Do I need a lawyer to get disability benefits from Social Security?
This question was recently asked on a public information site, and the answer is in two parts:
A. Not always.
B. It depends.
Many individuals filing for disability will do just fine by foregoing getting a disability lawyer until a social security disability hearing has been requested or until a case has been denied.
Just the same, though, many individuals, will benefit from getting representation earlier on in the process and here's why: An astounding number of disability claimants fail to realize that the disability appeal process is usually their best chance of getting approved for benefits and instead file new disability applications instead. Claimants who give up the opportunity to appeal and file new claims usually just get denied again.
Additionally, many claimants who actually intend to appeal somehow end up missing their appeal deadlines. It's sometimes difficult to imagine why this happens when the social security administration actually gives claimants a total of 65 days (60 days plus five more for mailing) in which to submit an appeal, but the answer in many cases probably has to do with the stress of being denied in the first place, and the effect of dealing with certain impairments on a day-to-day basis.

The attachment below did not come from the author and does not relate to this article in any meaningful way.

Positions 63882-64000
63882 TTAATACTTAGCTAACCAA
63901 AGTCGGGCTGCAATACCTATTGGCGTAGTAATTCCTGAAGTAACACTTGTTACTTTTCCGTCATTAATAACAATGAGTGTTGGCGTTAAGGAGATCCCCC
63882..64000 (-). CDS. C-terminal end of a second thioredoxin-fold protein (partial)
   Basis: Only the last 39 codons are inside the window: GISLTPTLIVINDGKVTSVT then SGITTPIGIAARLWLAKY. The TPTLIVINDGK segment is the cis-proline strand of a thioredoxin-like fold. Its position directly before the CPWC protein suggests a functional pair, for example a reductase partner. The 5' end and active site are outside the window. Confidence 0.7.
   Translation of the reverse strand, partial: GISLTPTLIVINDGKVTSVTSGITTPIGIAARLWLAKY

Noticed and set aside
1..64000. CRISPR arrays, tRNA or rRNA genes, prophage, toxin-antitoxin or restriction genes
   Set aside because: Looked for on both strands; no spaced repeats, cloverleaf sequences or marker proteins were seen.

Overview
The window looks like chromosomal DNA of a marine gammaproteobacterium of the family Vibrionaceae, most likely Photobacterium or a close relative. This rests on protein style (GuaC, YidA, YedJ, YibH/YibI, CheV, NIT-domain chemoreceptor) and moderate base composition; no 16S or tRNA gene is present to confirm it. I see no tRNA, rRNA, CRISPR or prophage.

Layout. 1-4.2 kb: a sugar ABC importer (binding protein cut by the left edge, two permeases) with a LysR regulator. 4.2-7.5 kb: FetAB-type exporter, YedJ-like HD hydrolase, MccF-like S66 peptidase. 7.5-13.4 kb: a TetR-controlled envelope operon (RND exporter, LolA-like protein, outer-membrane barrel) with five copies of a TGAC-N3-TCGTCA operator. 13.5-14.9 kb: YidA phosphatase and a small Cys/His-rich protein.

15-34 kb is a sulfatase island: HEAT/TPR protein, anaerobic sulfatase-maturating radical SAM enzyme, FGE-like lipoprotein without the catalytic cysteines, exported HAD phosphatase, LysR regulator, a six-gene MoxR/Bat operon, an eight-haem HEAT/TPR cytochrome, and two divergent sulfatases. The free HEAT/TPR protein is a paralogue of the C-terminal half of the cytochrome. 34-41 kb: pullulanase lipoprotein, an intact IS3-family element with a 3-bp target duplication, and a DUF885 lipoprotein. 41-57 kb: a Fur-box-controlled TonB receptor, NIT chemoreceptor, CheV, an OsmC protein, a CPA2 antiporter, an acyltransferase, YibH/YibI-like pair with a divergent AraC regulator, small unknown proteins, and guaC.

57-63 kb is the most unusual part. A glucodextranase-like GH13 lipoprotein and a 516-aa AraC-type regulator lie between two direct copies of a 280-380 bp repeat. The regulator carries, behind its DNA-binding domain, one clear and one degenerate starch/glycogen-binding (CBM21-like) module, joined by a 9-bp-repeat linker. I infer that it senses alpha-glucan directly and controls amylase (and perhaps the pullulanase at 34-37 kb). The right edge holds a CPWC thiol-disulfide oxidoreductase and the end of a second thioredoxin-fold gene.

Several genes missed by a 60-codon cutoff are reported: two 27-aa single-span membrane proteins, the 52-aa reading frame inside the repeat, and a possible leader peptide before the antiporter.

Claimants who miss disability appeal deadlines as well as claimants who fail to make use of the social security disability appeal process, would probably have been better off if they had had representation from the start.
Do you need a lawyer to get disability benefits? No. And, in fact, about three out of ten claimants who file for social security disability or SSI get approved for benefits and it's most likely that nearly all of these claimants are unrepresented.
Will some claimants benefit from early representation? Without a doubt, many will.
Do you need a lawyer to get disability if you have requested a disability hearing? Statistically, it is more than evident that claimants who go to hearings that are held by administrative law judges have a more favorable chance of winning when they are represented. In fact, statistics indicate than unrepresented claimants tend to win about 40 percent of the time while represented claimants tend to win about 60 percent of the time.
So, the answer to the question we started with (Do I need a lawyer to get disability benefits from Social Security?) is quite suitably "not always" and "it depends". However, for claimants who have a disability hearing in the near future, the answer to the question is "you really need to consider finding representation".
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